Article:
76. It would be just and equitable to award Wife continued spousal support for a period of five years commencing January 2012 (the month following trial), as follows: $2, 000 per month until Wife moves out of the marital residence, then $3, 000 per month commencing the first month after Wife moves out of the marital residence and through December 2017.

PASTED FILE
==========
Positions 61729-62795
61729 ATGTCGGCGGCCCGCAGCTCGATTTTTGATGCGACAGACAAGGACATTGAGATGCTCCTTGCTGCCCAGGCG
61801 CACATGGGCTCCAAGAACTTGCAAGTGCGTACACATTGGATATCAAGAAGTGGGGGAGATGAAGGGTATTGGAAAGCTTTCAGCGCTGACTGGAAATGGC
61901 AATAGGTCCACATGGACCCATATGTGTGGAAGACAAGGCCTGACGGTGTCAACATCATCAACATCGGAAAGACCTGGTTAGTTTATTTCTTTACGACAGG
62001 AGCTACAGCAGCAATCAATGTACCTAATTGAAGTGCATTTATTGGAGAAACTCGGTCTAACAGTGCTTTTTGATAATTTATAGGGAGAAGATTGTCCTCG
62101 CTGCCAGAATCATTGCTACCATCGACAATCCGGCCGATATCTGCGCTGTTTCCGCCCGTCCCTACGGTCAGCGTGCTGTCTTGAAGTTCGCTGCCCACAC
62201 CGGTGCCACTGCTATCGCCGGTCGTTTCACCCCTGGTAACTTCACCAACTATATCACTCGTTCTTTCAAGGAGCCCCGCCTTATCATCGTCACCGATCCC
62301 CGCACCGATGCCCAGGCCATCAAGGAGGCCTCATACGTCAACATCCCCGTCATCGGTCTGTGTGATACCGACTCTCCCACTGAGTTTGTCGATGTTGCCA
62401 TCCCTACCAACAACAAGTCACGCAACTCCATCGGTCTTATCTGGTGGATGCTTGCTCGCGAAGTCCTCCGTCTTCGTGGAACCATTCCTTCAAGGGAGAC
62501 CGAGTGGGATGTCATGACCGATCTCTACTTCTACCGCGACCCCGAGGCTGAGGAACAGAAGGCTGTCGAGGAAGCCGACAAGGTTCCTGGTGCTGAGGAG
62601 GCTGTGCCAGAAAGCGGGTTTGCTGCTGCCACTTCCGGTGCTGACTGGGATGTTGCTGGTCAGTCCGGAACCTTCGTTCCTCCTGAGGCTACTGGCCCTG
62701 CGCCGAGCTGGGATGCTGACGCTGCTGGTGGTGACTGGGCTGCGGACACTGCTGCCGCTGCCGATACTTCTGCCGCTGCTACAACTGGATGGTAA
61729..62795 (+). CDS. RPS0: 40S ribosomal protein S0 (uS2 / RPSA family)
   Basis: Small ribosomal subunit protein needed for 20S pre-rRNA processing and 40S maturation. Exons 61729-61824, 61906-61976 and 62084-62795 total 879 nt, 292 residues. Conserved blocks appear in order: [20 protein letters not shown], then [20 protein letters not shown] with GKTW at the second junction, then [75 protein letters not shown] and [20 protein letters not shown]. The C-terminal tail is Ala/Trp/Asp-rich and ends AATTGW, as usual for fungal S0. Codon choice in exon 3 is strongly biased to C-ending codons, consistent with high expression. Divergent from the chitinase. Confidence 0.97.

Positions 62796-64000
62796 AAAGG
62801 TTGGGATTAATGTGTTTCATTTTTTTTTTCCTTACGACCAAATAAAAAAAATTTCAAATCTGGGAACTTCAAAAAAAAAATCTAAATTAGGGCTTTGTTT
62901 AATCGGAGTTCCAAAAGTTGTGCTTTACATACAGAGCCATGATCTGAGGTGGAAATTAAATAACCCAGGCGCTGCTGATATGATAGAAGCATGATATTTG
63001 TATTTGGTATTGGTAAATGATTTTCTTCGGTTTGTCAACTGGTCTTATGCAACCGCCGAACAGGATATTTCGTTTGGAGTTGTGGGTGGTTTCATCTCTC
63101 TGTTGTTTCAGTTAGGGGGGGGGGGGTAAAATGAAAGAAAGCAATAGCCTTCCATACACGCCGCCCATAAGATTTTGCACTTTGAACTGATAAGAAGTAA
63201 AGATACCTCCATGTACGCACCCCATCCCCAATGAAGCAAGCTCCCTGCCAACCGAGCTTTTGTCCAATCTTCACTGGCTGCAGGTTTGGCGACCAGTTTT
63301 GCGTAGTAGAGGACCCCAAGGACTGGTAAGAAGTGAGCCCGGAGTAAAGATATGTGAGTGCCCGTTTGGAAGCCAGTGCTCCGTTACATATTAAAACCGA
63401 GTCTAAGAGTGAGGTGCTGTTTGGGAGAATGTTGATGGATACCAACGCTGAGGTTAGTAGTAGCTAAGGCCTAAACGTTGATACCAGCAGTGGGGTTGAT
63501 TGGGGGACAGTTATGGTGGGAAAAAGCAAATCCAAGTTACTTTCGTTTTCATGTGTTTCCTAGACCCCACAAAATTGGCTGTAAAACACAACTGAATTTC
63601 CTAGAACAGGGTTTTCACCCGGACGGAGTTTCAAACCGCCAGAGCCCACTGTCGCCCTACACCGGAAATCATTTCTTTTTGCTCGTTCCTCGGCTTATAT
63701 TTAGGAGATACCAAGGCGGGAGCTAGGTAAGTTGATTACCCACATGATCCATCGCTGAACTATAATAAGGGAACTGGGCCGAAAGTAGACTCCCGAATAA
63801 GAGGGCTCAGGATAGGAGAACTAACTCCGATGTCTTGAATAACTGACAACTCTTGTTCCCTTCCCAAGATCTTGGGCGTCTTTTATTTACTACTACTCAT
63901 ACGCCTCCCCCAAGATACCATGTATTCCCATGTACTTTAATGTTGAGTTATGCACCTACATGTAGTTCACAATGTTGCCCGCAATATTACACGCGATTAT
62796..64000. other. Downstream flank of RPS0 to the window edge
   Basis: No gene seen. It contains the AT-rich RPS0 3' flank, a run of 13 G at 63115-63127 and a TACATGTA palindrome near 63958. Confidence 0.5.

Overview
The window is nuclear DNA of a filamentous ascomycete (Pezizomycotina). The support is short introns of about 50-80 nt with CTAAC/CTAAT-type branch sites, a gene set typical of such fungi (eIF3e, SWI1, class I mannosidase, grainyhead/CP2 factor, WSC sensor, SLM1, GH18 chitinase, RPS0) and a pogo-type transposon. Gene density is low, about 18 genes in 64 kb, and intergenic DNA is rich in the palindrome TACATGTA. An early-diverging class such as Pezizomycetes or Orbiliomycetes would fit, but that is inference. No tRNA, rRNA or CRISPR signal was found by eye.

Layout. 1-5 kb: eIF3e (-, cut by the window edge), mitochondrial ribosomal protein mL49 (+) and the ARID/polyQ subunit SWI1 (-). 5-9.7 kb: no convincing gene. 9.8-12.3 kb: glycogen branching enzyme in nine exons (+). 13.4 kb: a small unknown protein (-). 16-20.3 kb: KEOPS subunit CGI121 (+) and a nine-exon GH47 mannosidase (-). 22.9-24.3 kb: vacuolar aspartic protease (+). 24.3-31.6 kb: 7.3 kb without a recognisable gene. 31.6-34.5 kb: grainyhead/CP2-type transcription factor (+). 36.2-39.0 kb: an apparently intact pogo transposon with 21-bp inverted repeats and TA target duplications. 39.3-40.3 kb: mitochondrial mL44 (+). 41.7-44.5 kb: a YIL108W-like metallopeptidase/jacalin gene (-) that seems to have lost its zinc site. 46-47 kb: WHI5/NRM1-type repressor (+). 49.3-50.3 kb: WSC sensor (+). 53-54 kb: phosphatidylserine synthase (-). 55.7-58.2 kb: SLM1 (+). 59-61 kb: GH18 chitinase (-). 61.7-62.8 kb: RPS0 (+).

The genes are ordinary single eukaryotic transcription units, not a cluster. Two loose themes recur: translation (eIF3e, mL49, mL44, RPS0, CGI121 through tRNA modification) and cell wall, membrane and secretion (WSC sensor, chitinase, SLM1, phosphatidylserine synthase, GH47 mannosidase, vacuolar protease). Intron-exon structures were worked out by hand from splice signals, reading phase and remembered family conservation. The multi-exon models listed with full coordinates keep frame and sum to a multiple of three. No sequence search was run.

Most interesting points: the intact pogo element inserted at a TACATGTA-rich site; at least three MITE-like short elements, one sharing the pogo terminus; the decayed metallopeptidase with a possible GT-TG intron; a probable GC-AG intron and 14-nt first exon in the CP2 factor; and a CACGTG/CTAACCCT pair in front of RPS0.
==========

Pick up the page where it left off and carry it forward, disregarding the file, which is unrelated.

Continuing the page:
Later, in response to Husband's motion for reconsideration, the family court amended finding of fact No. 7 6 regarding spousal support to reduce Wife's alimony award by one year.[6]

         As to attorney's fees and costs, the family court concluded that because of Husband's superior financial condition, it would be just and equitable to award Wife a portion of her attorney's fees and costs up to $5, 000. Wife's counsel later submitted an itemized accounting of fees incurred through preparation of the closing argument and reply, reflecting ...